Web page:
Sunday, April 21, 2013


Nothing Cures Beach Fever Like The World's Most Famous
We discovered the Lotus Boutique Inn & Suites last year in Ormond Beach, just north of Daytona, on a quick getaway in September. It is very hip, very small and very inexpensive. Perfect for Nomads with beach fever in search of a great place to kick back and still come home with some cash in their pockets. So we are heading out this morning for a little sun, sand and surf. Last year, it had just opened and hit all the right notes with us. Ocean front, great design, giant killer shower and a bed to die for. It even sports a nice little kitchenette for dining in. And its a mere fifty paces from the beach. Best of all, its a cool $159 per night and its almost May!
I will always have great memories of Daytona Beach from my childhood through high school with mom, dad and big brother. It was pure heaven. The beach is still just as beautiful and, with little hot spots like the Lotus, maybe The World's Most Famous Beach will one day regain its rank as a top spot for the discriminating beachcomber. As for now, I am amazed that this cool little place in the sun has held on to its unique combination of high design and low prices. And the service is second to none as well. If you want more details, just check out my post from last year - The World's Most Famous Beach & The Lotus - Sweet.
I'll check back in a few days to see how  the 2013 edition of this great little hotel is doing.  
Headin' South by Southeast from The Bunker
d.l. stafford

Monday, April 15, 2013


We Have To Keep Meeting Like This
For various reasons, we have been unable to take any extended trips of late. Funny how life gets in the way of big plans. However, don't ever underestimate the therapeutic value of the day trip. This past Saturday, as we were having our morning coffee, tea and McDonald's sausage biscuit in the bunker - even discriminating Nomads go off the reservation on occasion - we looked outside at the clear sunshine and nice, cool day and asked - What can we do on such a beautiful day here in God's country? Not long ago, Susie - an obsessive reader and crossword aficionado - read about a small, family owned, grass fed, free to run around and enjoy nature group of most happy cows which produce, according to their web site, the most delicate, delicious cheese this side of  the French Alps. So, we decided to take the roughly one hour trip to the south Georgia border town, just north of Tallahassee, to check out the appropriately named Sweet Grass Dairy.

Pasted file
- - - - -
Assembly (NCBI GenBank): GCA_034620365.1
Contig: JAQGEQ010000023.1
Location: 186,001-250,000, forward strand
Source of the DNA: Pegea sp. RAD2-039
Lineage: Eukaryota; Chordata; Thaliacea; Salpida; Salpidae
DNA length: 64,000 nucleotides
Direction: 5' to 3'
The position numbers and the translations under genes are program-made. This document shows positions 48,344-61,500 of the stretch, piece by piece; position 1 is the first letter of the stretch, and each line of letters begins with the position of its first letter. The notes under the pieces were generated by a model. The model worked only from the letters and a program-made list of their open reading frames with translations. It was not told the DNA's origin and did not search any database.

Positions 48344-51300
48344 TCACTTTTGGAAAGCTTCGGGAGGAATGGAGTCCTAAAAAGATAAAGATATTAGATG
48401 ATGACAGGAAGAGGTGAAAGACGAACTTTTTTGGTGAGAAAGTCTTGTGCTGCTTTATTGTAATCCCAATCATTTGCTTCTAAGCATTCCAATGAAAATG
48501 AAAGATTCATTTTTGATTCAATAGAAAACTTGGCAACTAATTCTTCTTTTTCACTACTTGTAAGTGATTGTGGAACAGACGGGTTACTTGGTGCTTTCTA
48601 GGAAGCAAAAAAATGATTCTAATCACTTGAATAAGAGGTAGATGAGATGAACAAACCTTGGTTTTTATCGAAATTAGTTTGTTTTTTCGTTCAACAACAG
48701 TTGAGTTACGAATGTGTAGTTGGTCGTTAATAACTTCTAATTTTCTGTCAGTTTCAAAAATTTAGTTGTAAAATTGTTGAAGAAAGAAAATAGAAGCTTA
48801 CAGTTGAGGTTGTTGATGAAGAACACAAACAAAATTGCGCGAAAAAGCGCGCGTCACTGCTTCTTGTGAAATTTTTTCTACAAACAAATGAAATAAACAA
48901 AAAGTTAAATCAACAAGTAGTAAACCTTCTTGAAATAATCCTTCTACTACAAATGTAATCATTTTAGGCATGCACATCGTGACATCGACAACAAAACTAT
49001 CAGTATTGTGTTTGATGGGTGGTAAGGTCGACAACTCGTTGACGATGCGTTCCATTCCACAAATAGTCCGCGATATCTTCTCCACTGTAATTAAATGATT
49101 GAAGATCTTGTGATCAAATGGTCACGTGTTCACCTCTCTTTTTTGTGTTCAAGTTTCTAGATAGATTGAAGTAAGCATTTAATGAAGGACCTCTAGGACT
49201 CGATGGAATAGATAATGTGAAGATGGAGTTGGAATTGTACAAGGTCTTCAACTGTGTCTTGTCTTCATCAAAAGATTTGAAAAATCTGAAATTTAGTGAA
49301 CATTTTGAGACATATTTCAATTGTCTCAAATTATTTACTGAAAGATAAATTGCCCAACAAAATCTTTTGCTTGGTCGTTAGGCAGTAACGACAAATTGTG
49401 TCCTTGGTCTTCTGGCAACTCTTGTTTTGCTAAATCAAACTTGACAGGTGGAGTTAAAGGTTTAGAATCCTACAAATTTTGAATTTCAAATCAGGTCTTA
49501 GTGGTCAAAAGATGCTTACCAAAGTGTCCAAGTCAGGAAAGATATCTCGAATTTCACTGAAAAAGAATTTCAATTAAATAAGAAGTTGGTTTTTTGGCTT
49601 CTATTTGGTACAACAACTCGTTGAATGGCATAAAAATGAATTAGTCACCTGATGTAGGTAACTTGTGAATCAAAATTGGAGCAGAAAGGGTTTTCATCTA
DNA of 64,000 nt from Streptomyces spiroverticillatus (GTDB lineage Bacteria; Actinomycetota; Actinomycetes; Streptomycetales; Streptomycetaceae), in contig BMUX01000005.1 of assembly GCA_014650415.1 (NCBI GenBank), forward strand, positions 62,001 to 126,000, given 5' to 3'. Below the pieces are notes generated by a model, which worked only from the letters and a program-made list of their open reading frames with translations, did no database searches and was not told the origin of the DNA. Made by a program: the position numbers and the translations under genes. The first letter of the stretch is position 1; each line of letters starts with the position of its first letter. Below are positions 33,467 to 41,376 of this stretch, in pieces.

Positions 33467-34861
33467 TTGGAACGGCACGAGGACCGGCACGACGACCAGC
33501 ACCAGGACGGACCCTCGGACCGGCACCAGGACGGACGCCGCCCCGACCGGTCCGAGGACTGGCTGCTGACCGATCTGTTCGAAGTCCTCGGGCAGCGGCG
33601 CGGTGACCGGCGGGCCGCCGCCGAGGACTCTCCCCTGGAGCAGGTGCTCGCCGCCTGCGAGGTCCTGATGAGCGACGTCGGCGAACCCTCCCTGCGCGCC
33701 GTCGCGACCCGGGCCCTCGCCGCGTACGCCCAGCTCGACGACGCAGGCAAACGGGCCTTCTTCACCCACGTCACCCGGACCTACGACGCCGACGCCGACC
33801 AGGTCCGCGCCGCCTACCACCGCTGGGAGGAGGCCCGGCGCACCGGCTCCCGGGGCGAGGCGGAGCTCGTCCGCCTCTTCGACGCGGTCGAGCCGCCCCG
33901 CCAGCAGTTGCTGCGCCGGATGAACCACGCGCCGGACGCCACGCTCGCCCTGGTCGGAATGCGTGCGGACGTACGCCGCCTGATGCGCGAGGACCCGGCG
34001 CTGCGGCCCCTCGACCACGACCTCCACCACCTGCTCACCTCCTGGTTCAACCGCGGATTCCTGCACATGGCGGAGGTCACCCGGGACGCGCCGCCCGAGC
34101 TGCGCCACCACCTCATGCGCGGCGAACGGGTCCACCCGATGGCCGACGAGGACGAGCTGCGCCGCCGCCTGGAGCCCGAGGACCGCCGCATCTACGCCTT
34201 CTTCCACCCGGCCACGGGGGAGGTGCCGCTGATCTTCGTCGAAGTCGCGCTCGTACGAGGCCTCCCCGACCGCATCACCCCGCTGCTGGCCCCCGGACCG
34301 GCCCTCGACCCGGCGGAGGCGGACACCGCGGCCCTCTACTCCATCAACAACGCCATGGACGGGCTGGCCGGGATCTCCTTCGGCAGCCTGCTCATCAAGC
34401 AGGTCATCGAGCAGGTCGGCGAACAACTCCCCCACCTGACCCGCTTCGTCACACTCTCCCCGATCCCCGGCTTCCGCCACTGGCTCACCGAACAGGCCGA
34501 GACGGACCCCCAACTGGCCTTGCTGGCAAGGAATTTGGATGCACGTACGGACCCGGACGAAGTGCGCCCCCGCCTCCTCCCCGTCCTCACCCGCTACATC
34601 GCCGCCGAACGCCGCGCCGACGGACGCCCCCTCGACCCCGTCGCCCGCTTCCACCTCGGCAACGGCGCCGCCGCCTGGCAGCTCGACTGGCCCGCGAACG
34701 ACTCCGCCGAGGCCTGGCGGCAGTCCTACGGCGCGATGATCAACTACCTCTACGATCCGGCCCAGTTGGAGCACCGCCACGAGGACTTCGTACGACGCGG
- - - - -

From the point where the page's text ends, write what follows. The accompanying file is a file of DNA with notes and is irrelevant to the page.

After deciding on a destination for the day, we needed to find a place to eat. That's where the Nomad and the laptop come in. I studiously checked out the web for some places to eat without any particular expectations in Thomasville. Only thirty minutes north of the capital city, Thomasville was just a small town we used to go through on our way to Atlanta. Even though Sweet Grass serves lunch, I noticed a couple of other places that sounded interesting. After reading one particular restaurant menu that featured fried green tomatoes, hush puppies and shrimp & grits, I made an executive decision - Jonah's Fish & Grits it would be! One of the truly great things created by the world wide web is the ability of small, local hotels, restaurants and even cheese shops to get the word out to a wider clientele, and, ironically, to remain local and organic in the truest sense of the word. Maybe that think globally and act locally thing is more than just a marketing slogan. Yes my fellow Nomads, its not all Chic-fil-A's and Starbucks. Creative entrepreneurilism is alive and well.
As we headed to the big/little city, I placed a call to our beautiful daughter and asked if she wanted to join us for lunch. She did not hesitate. Like the good child we raised, she never turns down quality face time with mom and dad. What is it about eating together that brings out the best in those you love?